Is paper secure? Can it be? Banks, warehouses, and other businesses protect paper with minimum difficulty by the use of careful procedures, competent management, and surveillance and security technology. But it needs to be said that nationwide, our election administration has an aggressive “can’t do” attitude: “we can’t protect paper,” “we can’t get people to volunteer to help with elections,” “we can’t audit computers to show that they are working properly because audits are too burdensome, time-consuming, and expensive, and also they are unnecessary because we trust the computers.”
America is at a crossroads. If we are to continue to be a democracy, we need to get rid of DREs now and use observers and surveillance and security technology to secure our ballot boxes for paper ballots.
But it takes more than good voting technology to make a democracy.
We citizens need to inform ourselves about our government via the alternative news media. Just on the subject of elections, most people know about the lost 18,000 votes in the Christine Jennings race in Florida’s 13th Congressional District. But our major media has not covered the thousands of other documented failures of computerized voting machines, and the voters who were disenfranchised as a result. We can learn much from various web sites: www.VotersUnite.org , www.WheresThePaper.org, etc.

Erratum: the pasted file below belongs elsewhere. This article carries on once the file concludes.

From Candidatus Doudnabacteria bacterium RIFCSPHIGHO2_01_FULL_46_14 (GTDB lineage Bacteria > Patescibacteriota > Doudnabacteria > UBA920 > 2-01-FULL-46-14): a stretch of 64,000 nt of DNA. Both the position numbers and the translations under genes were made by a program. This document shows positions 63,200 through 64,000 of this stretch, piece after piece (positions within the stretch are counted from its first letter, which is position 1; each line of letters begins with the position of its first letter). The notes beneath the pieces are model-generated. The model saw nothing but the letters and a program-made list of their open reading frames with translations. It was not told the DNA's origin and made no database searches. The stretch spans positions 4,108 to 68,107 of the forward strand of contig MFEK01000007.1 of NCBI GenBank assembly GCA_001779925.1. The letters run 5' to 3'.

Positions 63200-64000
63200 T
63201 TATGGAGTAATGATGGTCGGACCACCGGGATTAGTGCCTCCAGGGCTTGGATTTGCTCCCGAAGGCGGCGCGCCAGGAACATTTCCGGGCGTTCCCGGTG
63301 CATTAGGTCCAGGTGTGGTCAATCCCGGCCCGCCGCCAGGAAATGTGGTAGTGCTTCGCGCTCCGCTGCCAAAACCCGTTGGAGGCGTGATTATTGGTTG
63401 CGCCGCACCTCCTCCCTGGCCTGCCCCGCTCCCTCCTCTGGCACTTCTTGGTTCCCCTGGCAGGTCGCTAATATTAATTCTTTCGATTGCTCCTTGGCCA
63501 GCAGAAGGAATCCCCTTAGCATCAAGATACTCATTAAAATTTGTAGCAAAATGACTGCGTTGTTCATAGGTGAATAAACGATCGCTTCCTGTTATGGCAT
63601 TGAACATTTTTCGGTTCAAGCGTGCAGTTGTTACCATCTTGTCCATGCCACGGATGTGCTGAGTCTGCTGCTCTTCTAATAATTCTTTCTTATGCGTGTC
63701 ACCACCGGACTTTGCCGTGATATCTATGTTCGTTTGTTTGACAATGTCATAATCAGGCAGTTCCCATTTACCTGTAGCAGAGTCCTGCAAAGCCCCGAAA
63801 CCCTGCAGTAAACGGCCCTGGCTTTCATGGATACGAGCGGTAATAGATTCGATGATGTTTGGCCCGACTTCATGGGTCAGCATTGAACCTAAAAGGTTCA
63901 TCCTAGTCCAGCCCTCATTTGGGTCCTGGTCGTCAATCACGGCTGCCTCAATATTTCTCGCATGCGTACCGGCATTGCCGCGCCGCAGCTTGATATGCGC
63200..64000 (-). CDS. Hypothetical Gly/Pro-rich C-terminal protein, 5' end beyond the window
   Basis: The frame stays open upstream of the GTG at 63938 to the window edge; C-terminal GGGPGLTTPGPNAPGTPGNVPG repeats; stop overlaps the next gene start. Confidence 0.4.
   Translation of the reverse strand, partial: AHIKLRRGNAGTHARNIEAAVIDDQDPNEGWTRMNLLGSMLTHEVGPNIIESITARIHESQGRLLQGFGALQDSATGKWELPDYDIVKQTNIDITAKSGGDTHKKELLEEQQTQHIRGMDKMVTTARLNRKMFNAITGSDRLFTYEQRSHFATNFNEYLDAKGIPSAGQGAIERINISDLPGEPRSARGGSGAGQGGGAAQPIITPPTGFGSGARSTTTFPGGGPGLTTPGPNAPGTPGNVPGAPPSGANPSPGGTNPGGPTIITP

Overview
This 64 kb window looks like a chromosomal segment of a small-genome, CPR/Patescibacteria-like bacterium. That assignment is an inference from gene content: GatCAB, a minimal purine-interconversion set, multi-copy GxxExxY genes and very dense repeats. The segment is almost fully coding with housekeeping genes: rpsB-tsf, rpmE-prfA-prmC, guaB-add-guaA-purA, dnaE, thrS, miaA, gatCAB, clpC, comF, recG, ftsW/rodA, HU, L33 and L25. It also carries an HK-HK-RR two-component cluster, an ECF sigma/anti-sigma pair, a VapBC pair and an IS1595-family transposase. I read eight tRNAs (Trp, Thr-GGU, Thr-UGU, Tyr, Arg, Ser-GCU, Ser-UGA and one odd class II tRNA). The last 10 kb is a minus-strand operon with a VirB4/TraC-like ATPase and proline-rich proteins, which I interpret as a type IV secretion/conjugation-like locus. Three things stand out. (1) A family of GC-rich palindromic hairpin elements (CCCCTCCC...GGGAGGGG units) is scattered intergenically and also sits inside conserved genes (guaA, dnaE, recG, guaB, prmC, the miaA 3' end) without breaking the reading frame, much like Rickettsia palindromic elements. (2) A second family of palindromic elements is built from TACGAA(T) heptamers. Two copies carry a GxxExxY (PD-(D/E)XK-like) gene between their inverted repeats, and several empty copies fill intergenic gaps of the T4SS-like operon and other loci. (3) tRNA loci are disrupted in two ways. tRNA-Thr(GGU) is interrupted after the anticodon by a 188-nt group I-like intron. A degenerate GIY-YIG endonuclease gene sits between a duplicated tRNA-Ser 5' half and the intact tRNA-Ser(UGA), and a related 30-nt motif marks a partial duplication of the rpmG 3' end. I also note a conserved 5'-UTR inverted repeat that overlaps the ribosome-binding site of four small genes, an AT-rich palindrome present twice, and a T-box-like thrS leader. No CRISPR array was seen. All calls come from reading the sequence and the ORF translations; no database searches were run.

We citizens also need to remember what democracy means—government of the people. We need to show up as poll workers and observers. “Get out the vote” efforts may have a negative effect in the long run, because we citizens need to participate in more ways than just voting. Minimizing the responsibilities of citizenship to the mere act of voting trivializes both citizenship and voting, and may contribute to the attitude that voting doesn’t count.
Citizens need to raise our voices and confront the ignorance and corruption that has resulted in the use DREs in our elections. It’s time for all our public servants to know why DREs are wrong, with or without a paper trail, and to take a public position against continued use of DREs.
It’s time for everyone to know about the history of election fraud in our country. It’s not the paper ballots we have to worry about—it’s secret procedures and lack of observers. It’s time to tell our U.S. Representatives and U.S. Senators that the election reform bills in Congress are an outrage, and should be revised immediately.
Everyone concerned about our elections needs to stay informed by subscribing to the Daily Voting News from VotersUnite.org. This includes activists concerned with other issues and all our public servants.
What to do? Know the issue, and raise our voices until we are heard!
# # #
 Deliver the Vote, 2005, by Tracy Campbell, Carroll and Graf Publishers.
Election Administration in the United States, 1934, by Joseph P. Harris, Ph.D., available at
 2005 FBI Computer Crime Survey: http://houston.fbi.gov/pressrel/2006/ho011906.htm
 See for example, Testimony of Doug Lewis of The Election Center, March 20, 2007